Image of battleship board with each available space filled with the number of positions it covers

We find then that the best space for a shot which covers the most of the 21 available positions is E5, covering 5 positions, and having a 22% chance of hitting the ship. This is not among the suggestions the friends made, though. Their shots rank as follows, from best to worst:

Space   Positions    Probability
D5      4            17%
D8      3            13%
F2      2             8.7%
H2      1             4.3%
G6      0             0.0%

Once E5 is taken you've removed 5 possible locations, leaving 18 if it didn't hit the ship:

Image of battleship board with each available space filled with the number of positions it covers after another shot on E5

  • 2
    $\begingroup$ It's not clear if your first sentence is a definition of the word best, or if you're trying to assert something by it. $\endgroup$
    – user1502
    Commented Mar 25, 2015 at 15:27
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    $\begingroup$ +1 Very well-explained. Hurkyl has brought up an excellent point though, in the comments of the accepted answer. Consider the usual case where your opponent cannot win within the next few moves. Then, it is likely that the "best" move would be based on a strategy that looks at, for example, the 3 shots that will cover the most squares. Sometimes the "best" single shot will be one of those 3, but not necessarily (consider Lopsy's image). $\endgroup$
    – JLee
    Commented Mar 25, 2015 at 16:34
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    $\begingroup$ @Hurkyl I've altered the sentence to be more specific, and removed following irrelevant shots. Continuing the game was interesting to me, but ultimately irrelevant to the puzzle as presented and, as you suggested, muddied the definition of "best". $\endgroup$
    – Adam Davis
    Commented Mar 25, 2015 at 17:48
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    $\begingroup$ @JLee You are right, thanks for pointing out the comments elsewhere. As the puzzle is presented considering only one move ahead (ie, each didn't suggest a sequence of moves, just one) then I'm taking the path where we assume he wants to maximize his possibility of finding the ship in only one move. As it turns out, the answer is still the same even if you look ahead for two additional moves, but since there's no upper limit to that analysis (do we look at the next 3, 5, or 10 best moves?) then it seems reasonable to address just the one move he is about to take. $\endgroup$
    – Adam Davis
    Commented Mar 25, 2015 at 17:52
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    $\begingroup$ @Adam Davis Yes, all that sounds good, and it was my intention to consider the best single move when creating the puzzle, so I could have phrased the question better, avoiding the use of the word "best", but I just wanted to point out (after reading Hurkyl's comments) that the single-move solution wouldn't necessarily be the "best" move. $\endgroup$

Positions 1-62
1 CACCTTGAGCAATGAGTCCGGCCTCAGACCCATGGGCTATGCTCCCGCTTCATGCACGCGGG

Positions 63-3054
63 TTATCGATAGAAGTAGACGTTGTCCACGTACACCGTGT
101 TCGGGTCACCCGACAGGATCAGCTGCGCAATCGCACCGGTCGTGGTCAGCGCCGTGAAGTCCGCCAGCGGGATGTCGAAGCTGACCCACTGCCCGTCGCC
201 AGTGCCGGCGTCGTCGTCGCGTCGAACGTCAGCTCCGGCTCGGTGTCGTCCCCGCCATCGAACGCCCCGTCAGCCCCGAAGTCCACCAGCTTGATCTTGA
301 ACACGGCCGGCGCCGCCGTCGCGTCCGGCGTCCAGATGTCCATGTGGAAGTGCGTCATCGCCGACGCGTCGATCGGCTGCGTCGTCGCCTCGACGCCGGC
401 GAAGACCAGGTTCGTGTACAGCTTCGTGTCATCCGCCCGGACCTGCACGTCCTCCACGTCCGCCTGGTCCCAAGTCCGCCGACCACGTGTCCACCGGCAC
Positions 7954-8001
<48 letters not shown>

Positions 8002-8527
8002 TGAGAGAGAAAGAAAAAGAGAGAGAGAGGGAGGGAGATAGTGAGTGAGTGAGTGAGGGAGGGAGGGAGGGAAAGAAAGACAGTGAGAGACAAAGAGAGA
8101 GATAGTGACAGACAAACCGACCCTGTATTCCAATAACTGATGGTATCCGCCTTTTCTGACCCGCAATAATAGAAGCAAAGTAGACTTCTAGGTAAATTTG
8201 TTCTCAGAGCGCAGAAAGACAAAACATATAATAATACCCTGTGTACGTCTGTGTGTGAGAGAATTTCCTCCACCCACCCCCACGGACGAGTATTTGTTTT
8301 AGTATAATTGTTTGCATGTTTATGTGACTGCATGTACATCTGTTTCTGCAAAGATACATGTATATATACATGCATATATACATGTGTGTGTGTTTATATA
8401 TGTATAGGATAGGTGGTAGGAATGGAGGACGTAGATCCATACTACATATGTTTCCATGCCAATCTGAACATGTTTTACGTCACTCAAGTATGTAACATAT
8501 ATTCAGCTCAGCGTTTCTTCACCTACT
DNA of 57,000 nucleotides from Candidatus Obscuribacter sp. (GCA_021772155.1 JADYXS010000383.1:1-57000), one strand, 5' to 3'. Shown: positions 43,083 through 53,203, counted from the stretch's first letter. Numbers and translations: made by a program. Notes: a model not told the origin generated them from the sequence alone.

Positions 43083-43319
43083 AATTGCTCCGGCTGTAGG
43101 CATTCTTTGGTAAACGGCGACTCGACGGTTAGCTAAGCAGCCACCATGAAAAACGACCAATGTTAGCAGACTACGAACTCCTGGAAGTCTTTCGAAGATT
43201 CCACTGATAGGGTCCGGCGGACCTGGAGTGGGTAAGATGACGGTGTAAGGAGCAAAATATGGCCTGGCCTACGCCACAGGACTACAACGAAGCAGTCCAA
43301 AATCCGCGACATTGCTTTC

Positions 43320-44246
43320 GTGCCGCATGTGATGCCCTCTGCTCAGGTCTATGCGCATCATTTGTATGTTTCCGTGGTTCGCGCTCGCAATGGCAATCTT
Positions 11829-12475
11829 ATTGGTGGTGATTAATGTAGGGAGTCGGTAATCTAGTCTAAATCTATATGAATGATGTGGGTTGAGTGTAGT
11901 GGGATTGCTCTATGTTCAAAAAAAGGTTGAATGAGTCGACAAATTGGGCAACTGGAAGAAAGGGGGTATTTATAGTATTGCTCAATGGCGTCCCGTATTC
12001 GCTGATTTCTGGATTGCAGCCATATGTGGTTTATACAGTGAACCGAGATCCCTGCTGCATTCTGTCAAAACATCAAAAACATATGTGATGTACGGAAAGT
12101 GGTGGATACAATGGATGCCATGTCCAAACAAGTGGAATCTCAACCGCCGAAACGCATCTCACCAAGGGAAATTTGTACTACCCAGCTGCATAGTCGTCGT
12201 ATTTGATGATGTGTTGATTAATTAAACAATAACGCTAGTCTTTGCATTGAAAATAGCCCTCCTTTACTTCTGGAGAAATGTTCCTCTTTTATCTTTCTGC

– JLee
    Commented Mar 25, 2015 at 17:59

Based on the number of possible eliminations:

D8 covers 3 possible battleship locations (Bartholomew)

F2 covers 2 possible battleship locations, and also follows a more spread out pattern of ships (Clair)

D5 covers 2 possible battleship locations but leaves open a third, D6-D9 (Pat)

H2 covers 1 possible battleship location (Mike)

And Jessica is obviously on Sherry's team, since G6 covers 0 possible battleship locations.

Tip of the hat to @JonTheMon, I would have also recommended E5.

  • $\begingroup$ Did you get your D5 and D8 reversed? $\endgroup$
    – JonTheMon
    Commented Mar 24, 2015 at 21:56
  • $\begingroup$ No. D8 does cover 3 possible locations. A8-D8, D5-D8, and D6-D10. I went back and forth on D8/F2 being number 2... $\endgroup$ Commented Mar 24, 2015 at 21:58
  • $\begingroup$ Ah, right, I see what you're getting at. $\endgroup$
    – JonTheMon
    Commented Mar 24, 2015 at 21:59

Since some of the locations overlap, it may be better to look at how many squares can be eliminated by each guess. The end result will be somewhat different.

A miss on F2 eliminates the following other squares from contention: D2, E2, G2, and H2.

For H2, it doesn't eliminate any other squares

D8 also eliminates B8, C8, D6, D7, D9

G6 technically eliminates itself, but it already wasn't an option

D5, although it eliminates a lot of potential battleship positions, only actually takes 1 other spot out of the running - C2. All the other spots are still possible battleship locations in another configuration.

So by this metric, D8 is the best of the 5 guesses, potentially eliminating itself plus 5 other squares. That's followed by F2, then H2 and D5 tied, and G6 in last.

I'm interested to hear people's opinions on which of the two metrics are "best". To me, the potential flaw in looking at it from the number of ship locations that a spot is part of is that some spots are part of other potential locations too. So guessing D5 doesn't help you as much with regard to B5 because B5 could still be part of the ship.

Also, by this measure, E5 eliminates 4 additional spots - C5, E4, E6, E7, so not as good as D8.

  • $\begingroup$ E5 is the better choice. $\endgroup$
    – Tony Ennis
    Commented Mar 24, 2015 at 23:53
  • $\begingroup$ There's no point in eliminating squares. You're interested in eliminating positions the battleship can be in. The more positions it could hit the better--hence E5. $\endgroup$ Commented Mar 25, 2015 at 3:34

I'd say the order from best to worst is

D5 - Covers a total of 3 placements and 9 spaces of the board where the ship could be. Also a slightly better shape (3 bars of a +)
D8 - Covers 2 placements and 8 spaces
F2 - 1 placement, 5 spaces
H2 - 1 placement, 4 spaces
G6 - There is no chance that the last ship is in this square, there is no segment going through this square that is 4 long.

And the best move I'd say is E5, since that hits up to 3 positions and gets 10 spaces of coverage.